However, many such transactions are complicated to classify, as they aren鈥檛 technically on the open market because they were between friends or relatives, according to NAR spokesman Walter Molony.

True open-market FSBOs accounted for 7 percent of transactions in 2008, which he characterized as a downtrend from 10 percent in 2004.

Eric Mangan, a spokesman for ForSaleByOwner.com, which offers online marketing services and information for sellers, contends that FSBO properties sell more quickly than agent-assisted homes. He said NAR鈥檚 own research showed that in 2008, sellers in the open market sold their homes in a median six weeks vs. 10 weeks for agent-assisted sales.

He also said FSBO properties sold for more money, proportionately, than agent listings. Citing the Realtors鈥 2008 report, 鈥淧rofile of Home Buyers and Sellers,鈥 he said the median agent listing sold for 96 percent of its asking price vs. 97 percent for FSBOs in the open market.

The NAR report, however, also said that agent-assisted sales netted a $204,900 median vs. $153,000 for all FSBOs.

Mangan contends that FSBOs are plentiful today.

鈥淲e rely on data from RealTrends (an industry research and information company) and we think 20 percent of the market today is FSBO listings,鈥 he said. 鈥淏ut not all FSBOs are equal,鈥 meaning that the aggressiveness of their marketing will make all the difference.

Do-it-yourself marketing

鈥淪omebody just putting a for-sale sign in the yard or just a Craigslist ad 鈥 they probably won鈥檛 be successful,鈥 he said. 鈥淣inety percent of buyers use the Internet to search for a home, so online has to be the centerpiece of their marketing strategy, and it has to be everywhere 鈥 we tell people to advertise on Craigslist and we syndicate our listings to Yahoo, Google and CribFinder, the real estate application on Facebook.

鈥淭hen they have to go word-of-mouth, telling everyone at the PTA meeting and their neighbors. They do have to have yard signs, and those yard signs have to have a flier box,鈥 Mangan said.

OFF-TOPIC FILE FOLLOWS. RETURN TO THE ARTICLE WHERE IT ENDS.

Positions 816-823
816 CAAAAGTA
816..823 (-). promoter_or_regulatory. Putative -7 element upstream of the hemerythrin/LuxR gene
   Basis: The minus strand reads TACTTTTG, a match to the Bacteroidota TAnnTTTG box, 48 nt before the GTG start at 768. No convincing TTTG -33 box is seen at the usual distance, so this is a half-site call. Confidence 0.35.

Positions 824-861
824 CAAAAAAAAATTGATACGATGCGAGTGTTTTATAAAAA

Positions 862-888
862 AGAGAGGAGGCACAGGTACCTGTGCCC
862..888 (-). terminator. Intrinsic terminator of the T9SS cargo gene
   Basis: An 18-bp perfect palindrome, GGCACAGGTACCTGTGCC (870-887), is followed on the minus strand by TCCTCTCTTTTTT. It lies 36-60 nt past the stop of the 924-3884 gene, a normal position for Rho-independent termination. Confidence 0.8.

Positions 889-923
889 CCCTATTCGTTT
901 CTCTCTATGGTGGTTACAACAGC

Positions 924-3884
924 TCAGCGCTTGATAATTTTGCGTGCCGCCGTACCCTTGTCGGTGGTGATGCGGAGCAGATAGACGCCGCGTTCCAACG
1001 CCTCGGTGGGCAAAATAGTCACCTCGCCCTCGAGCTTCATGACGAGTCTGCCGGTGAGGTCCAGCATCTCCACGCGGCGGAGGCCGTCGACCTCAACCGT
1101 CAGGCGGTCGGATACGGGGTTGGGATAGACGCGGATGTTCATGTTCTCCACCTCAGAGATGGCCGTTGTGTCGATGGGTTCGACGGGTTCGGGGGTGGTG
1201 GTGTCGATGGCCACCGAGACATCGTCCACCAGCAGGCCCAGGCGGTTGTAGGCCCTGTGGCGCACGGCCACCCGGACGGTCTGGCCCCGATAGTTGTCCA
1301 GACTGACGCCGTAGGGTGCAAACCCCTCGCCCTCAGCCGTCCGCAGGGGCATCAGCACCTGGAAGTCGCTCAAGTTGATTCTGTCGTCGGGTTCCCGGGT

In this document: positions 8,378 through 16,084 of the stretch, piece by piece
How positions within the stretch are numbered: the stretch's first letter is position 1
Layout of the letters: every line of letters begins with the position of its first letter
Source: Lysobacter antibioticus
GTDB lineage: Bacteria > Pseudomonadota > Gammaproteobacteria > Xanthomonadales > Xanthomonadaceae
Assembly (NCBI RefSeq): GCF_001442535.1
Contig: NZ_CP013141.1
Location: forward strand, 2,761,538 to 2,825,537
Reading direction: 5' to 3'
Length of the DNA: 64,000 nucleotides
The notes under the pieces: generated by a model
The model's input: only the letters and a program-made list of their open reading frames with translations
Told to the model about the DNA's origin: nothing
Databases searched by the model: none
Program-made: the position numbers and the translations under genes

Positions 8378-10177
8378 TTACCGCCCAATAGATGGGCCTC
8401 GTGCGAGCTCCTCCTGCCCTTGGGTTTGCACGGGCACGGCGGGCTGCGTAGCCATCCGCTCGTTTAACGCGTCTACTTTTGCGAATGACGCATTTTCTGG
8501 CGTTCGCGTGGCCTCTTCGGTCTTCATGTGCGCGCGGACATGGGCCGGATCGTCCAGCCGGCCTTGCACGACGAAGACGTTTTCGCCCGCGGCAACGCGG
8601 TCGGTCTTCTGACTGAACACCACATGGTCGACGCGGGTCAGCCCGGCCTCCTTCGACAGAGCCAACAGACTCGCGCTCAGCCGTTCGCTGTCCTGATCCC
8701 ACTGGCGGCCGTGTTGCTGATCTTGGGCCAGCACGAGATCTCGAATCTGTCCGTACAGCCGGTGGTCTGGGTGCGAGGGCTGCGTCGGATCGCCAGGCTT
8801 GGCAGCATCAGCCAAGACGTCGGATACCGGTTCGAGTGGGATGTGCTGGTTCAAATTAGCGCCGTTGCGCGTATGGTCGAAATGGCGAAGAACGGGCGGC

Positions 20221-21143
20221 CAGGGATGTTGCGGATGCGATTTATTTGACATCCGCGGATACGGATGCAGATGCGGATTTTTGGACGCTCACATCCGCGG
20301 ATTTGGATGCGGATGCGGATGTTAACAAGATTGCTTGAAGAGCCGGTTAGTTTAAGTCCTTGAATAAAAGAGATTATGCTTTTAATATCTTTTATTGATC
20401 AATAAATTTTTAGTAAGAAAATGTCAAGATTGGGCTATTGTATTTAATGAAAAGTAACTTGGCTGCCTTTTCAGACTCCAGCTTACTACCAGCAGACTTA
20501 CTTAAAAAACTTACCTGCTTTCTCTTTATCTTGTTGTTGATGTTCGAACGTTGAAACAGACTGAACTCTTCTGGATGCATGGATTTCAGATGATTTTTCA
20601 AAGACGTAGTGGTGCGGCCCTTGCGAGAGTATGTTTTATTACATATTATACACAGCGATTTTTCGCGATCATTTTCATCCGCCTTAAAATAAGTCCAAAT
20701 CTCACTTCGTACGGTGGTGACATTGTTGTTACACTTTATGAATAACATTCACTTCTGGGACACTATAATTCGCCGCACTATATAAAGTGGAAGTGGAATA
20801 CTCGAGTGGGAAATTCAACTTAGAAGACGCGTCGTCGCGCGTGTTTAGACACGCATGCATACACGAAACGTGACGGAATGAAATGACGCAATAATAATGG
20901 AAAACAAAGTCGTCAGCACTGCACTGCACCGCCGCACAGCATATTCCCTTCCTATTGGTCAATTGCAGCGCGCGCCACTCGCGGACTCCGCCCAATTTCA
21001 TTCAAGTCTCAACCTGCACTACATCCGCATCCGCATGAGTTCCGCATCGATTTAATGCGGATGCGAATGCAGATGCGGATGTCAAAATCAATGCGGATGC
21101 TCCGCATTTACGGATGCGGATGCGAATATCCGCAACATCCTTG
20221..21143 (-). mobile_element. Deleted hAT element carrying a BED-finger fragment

But, Mangan agrees, the current market is a challenge that may turn out to be a learning experience to any FSBO seller who had an easy time of it a few years ago.

鈥淭his is one thing we鈥檙e telling sellers: The biggest thing in a slow market is to be patient,鈥 he said. 鈥淭hat, and not to make it an emotional event 鈥 to treat it like a business transaction.鈥

Ryan Pilkington said he took that to heart when he posted his Lincoln, Neb., home at ForSaleByOwner.com in mid-February, paying the online company what he estimates at $200 to $300 for the online ad and various services.

鈥淚 didn鈥檛 really know a lot about selling for-sale-by-owner until we decided to do it,鈥 he said. 鈥淚 downloaded some of the information on the site, and there鈥檚 a tutorial on the site on how to sell your house.鈥

At first, he said, there wasn鈥檛 much activity. Then he and his wife, Jennifer, dug in.

HGTV, fliers and a price drop

鈥淚 watched a lot of HGTV,鈥 he said, laughing. He took their shows鈥 tips to heart, rearranging furniture and repainting the house鈥檚 front door for more appeal.

He said they got a lot of phone inquiries and distributed 鈥渁 ton鈥 of fliers. Their open houses 鈥 in all, about a dozen, he estimates 鈥 got old, but the couple decided they were necessary. They got one offer that fell through because of financing issues.

鈥淚 didn鈥檛 think to ask, 鈥楢re you preapproved?鈥 鈥 he said. 鈥淲e were going off his word that he was good to go.鈥

Undaunted, they kept going on their own; they dropped the asking price from $139,900 to $138,000. In mid-May they got a solid contract for $136,000 from someone who had found the home online.

鈥淵eah, ideally, it would have been easier if we had had a real estate agent who could have done it for us,鈥 he said. 鈥淏ut the whole process wasn鈥檛 bad, and eventually we got our objective.

鈥淚鈥檇 do it again.鈥